Sunday, April 20, 2014

Lampo, the traveling dog

During our chat in Florence, our friend Beata told us of a book that is very popular with kids in Poland: the story of Lampo, the traveling dog. I didn't know the story, but when later I asked my son he said that he was well aware of it. He also remember that my father told him about having met the dog himself.
Lampo, il cane viaggiatore - Lampo, the traveling dog, book covers
In the early 1950s a dog jumped off a freight train at the station of Campiglia Marittima and was practically adopted by the assistant stationmaster Elvio Barlettani, who called him Lampo (Lightning). Before making Campiglia his home, Lampo had stayed for a while in the station of Livorno, but when a less benevolent stationmaster called the dogcatcher, a railway worker flung him into a freight car heading south.
From Campiglia, a busy railway junction, Lampo was able to catch a train to anywhere. He rode only passenger trains, hiding under a seat when he heard the conductor coming. They say that Lampo visited almost every station within 300 kilometers of Campiglia, becoming a well-known presence.
Lampo, il cane viaggiatore - Lampo, the traveling dog
Lampo slept in the station, but in the morning he would jump on the local train to Piombino to walk Mirna Barlettani to school, only to take the train back to Campiglia. In the afternoon, Lampo rode the train back to Piombino and saw Mirna home from school. Then he returned to Campiglia.
One day the dog got caught in a door and the train had to be stopped to release him. This event was witnessed by an inspector and it was ordered that the dog must go: they decided to put Lampo on a freight train to the far south, with instructions to let him go in open country, far from any station. After five months, ill and beaten, Lampo was back. He became famous and ended up on national and international newspapers. He was also filmed by a few TV crews.
Statue of Lampo, the travelling dog, Campiglia Marittima railway station
[Photo by LepoRello, Wikipedia]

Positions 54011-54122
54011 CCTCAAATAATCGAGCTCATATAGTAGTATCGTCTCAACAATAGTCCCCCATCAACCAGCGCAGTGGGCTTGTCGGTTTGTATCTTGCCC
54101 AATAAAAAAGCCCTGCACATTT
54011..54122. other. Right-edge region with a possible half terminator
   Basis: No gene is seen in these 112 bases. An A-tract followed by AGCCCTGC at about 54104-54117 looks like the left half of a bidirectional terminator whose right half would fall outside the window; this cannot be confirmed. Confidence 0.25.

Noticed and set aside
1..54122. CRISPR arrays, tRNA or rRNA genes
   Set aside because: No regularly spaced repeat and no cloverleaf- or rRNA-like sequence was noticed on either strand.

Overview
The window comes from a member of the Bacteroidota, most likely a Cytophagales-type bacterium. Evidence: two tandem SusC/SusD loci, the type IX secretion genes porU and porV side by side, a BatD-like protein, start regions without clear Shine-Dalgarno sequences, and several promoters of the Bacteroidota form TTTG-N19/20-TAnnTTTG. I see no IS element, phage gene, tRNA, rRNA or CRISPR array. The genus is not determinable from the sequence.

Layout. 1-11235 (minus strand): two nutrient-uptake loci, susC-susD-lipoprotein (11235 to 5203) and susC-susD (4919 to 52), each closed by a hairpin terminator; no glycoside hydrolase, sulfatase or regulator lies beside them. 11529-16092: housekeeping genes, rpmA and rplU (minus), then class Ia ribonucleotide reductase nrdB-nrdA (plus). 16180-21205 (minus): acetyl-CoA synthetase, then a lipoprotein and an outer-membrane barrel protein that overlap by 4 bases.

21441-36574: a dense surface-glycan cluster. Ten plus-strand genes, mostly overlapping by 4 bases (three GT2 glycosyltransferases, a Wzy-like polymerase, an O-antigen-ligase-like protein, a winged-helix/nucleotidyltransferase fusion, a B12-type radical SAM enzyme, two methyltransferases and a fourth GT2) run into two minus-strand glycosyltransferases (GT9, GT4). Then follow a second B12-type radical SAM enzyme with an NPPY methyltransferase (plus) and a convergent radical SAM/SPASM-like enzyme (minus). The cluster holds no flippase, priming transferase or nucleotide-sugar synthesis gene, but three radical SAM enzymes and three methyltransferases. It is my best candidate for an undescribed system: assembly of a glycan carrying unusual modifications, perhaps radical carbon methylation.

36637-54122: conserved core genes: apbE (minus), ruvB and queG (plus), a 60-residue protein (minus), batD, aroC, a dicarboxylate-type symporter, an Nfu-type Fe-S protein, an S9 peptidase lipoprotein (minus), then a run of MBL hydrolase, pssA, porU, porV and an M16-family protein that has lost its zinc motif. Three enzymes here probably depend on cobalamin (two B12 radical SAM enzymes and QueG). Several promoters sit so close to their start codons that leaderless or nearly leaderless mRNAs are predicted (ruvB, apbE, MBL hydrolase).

A train passenger, who claimed to recognize the dog, said that Lampo had been accidentally stranded in the port of Livorno from an American ship. It seems that the dog was really fascinated by the sea.
Lampo, quite old, was eventually killed by a train in 1961, but a statue still remembers him at the station of Campiglia Marittima, where he spent so many years.
Le chien qui prenait le train, Lampo chien voyageur - Lampo, the traveling dog, book covers
Elvio Barlettani wrote a book about his story: “Lampo, il cane viaggiatore” and it was also published in English as “Lampo, the Traveling Dog”.

External links: Dog on a train - La Dolce Vita di Lampo (The Nature of the Beast)
- Lampo, the travelling dog (Cover, Look and Learn)

Thursday, April 17, 2014


A head of Bacchus in the small garden of a building in Via Ferrigni.

Wednesday, April 16, 2014

Minerva Class

port of Livorno
This weekend three Minerva-class corvettes of the Italian Navy are berthed at the Capitaneria pier. Here are the “Chimera” (F 556) and the “Sfinge” (F 554).
port of Livorno
The three units, built at the end of the 1980s, are identical, but the “Sfinge”, which means sphinx, has now a radome where the other two still have an Albatros missile launcher. Any ship of our Navy still has a Latin motto: Tacita atque resoluta (Silent and resolute) for the “Sfinge” and In arduis intrepida (Fearless in arduous things) for the “Chimera”.
port of Livorno
Further along the pier we can see the “Fenice” (F 557), which would be phoenix, with the predictable motto of Resurgit (She rises).

See also: A Sphinx and Many Stars - Urania, Chimera and Sirio
External links: Minerva-class corvette
Search labels: Navy

Tuesday, April 15, 2014

Via Delle Sedie

A building on the corner of Via Enrico Delle Sedie and Via Carolina Internari is almost identical to this one in Via Emilio Zola.

See also: Via Emilio Zola
External links: Enrico Delle Sedie (Wikipedia)

Monday, April 14, 2014

Inside Santa Giulia

Interior of the church of Santa Giulia, Saint Julia, Livorno
The interior of the church of Saint Julia was restored after the devastation of the Second World War, when the wooden ceiling was completely lost along with the religious furniture.
Interior of the church of Santa Giulia, Saint Julia, Livorno
The main altar has a 13th-century altarpiece depicting Saint Julia, the patron saint of Livorno.

See also: Church of Saint Julia - Saint Julia